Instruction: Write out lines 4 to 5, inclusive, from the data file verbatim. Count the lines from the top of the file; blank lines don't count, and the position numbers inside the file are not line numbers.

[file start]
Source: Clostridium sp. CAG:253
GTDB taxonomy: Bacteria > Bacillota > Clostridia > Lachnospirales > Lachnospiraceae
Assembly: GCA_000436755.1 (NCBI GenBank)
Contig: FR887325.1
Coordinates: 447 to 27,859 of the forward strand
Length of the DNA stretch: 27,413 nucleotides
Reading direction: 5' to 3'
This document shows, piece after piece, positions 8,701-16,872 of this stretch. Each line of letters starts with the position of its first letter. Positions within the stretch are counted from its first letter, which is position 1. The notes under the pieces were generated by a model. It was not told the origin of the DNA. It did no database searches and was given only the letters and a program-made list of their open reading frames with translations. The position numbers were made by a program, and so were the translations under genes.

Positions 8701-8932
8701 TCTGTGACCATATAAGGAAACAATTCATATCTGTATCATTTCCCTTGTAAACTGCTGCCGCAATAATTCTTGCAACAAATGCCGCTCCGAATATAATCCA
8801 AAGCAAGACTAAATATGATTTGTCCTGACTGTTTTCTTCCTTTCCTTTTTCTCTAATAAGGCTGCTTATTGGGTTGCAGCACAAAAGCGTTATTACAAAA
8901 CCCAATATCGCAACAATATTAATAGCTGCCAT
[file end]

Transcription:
Contig: FR887325.1
Coordinates: 447 to 27,859 of the forward strand